The Racerback A-Line Dress – From Print To Finished Product

racerback a-line dressThis racerback A-line dress is called NINA and is the second project in a small line that I'm sharing with you.  My goal is to show you how to make beautiful garments with simple material all the way from the print to the finished product.

racerback a-line dress

Why is it called NINA?  This is a curious name, but in fact, you can find someone named NINA in more than 122 countries across the world.  The same goes for the shape of this dress.  A racerback A-line dress can be found in just about every designer's portfolio.

racerback a-line dress

Why is that?  Made with bias tape, it is perfect for woven fabrics (like the very lightweight linen that I chose).  Cut on a straight grain-line it can be sewn on a knit fabric.  Cut on a jacquard knit it will make a perfect dress for midseason wear in the spring or autumn. And, made on heavy jacquard knit or wool, it will make an excellent dress for the wintertime.

racerback a-line dress

This dress has two pockets in the front to carry your phone.  A soft V-neck to elongated your neckline.  An A-line shape to give you freedom of movement.  It ends above the knee so it's suitable for a pair of boots, sneakers, or sandals.  Additionally, you can choose to make it slightly shorter in the front than the back so you can use it as a top with your favorite pair of leggings.

racerback a-line dress


  • 2 1/2 yards of lightweight linen or silk
  • 2 1/2 yards of bias tape 3/8″ wide
  • Thread to match


  • Sewing Machine
  • Serger
  • Stitch in the ditch presser foot.  I am using Foot #5 on my Bernina 350

Sewing Level:  Advanced Beginner

Technically speaking anyone could make this pattern, however, you need to know how to cut fabric on a bias and sew bias tape around a neckline.  You must know how to fold a box pleat.  I will add the tutorial in the video but I am not adding it here simply because I forgot to take a picture when I did it. Uppsss…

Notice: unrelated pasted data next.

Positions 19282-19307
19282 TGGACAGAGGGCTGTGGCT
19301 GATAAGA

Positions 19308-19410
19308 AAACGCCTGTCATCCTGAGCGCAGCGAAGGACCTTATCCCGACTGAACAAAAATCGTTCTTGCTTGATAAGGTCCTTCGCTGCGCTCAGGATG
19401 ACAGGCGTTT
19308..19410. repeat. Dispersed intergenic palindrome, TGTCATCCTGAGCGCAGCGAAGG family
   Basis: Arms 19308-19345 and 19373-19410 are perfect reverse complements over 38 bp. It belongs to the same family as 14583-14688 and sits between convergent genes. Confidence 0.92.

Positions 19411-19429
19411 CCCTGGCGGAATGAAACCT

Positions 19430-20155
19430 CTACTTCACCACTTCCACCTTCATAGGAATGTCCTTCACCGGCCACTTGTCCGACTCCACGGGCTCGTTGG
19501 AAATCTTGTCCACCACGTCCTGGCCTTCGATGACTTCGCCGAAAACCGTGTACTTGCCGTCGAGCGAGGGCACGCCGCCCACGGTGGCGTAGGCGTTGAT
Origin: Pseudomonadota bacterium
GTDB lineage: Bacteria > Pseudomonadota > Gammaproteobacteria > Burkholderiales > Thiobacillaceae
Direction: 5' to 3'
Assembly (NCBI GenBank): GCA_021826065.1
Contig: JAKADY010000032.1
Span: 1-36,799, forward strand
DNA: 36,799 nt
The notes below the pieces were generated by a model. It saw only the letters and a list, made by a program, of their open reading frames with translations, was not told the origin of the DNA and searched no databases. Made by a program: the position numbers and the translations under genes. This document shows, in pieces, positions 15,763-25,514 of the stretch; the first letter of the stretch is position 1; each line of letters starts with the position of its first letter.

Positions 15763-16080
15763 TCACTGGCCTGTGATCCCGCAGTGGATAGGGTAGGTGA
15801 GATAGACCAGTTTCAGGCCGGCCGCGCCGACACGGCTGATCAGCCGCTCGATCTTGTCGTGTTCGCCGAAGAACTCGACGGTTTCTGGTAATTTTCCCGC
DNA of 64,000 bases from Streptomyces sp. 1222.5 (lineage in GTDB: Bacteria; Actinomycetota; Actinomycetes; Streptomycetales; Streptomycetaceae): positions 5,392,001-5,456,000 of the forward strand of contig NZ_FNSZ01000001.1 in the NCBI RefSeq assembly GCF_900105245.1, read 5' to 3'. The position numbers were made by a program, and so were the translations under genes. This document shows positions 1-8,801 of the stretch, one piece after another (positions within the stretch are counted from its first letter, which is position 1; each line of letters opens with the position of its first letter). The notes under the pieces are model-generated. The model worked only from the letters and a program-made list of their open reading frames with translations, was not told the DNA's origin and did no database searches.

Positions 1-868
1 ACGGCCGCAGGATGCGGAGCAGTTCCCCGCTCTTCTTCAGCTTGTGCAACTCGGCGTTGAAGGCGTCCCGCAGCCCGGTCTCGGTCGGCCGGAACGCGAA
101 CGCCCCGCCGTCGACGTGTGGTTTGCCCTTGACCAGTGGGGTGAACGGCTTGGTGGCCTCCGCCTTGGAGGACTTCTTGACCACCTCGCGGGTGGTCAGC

I suggest you read the following articles before you decided to purchase fabric for this project.  Read all the instructions and if you do not understand them do not try this project alone.  To help you further your knowledge read the following articles:

Five mistakes to avoid when cutting fabric.

Top 5 Mistakes to Avoid When Cutting Fabric

Sewing a bias tape around a neckline.

Easy Way to Apply Bias Tape to a V-neck Tutorial

Fabric Suggestions From


How To Download Your PDF Pattern

We're going to continue to use the new PayHip Webstore to distribute our patterns. As most readers know, Craftsy (Bluprint now) is closing and they have stopped designers like us from publishing new patterns on their site, so we've had to move to another service.

Our patterns are still free, but now you now have the option of making a small contribution if you like our work! We'd really appreciate it and it will help is keep going with new and fun designs like this. Even a dollar or two really goes a long way. Maybe you don't know it takes an average of 26 hours of work to make a post and that does not include a video.

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The instructions are free on this site and will be for as long as we can remain online.  So I thank you for your support over on KoFi, your kind donations mean the world to me.

Pattern Download

Download HERE

How To Print Your Racerback A-line Dress

Use Adobe Reader to download and print the pattern.  Print on Landscape and use the Actual Size setting.  Do not scale at all.

Pattern Layoutracerback a-line dress

Body Measurements

Bust Waist Hips
S 33-35″ 27-29″ 33-36″
M 35-37″ 29-31″ 36-38″
L 37-39″ 31-33″ 38-41″
XL 39-41″ 33-35″ 41-43″
2XL 41-42″ 35-37″ 43-45″

The most important measurement on this dress is the bust measurement.

How To Sew Your Racerback A-line Dress

You need to add a 3/8″ seam allowance to the pattern.  Use a 5/8″ if you do not have a serger and want to use a french seam.  Add 1/2″ for the hem.

How to sew a French Seam, the best seam for delicate fabrics

If you are beginner sew the bias tape to the collar and armhole separately.  If you are an advanced seamstress or want to improve your sewing skills, sew the pockets first then sew the dress at the shoulders then add the bias tape.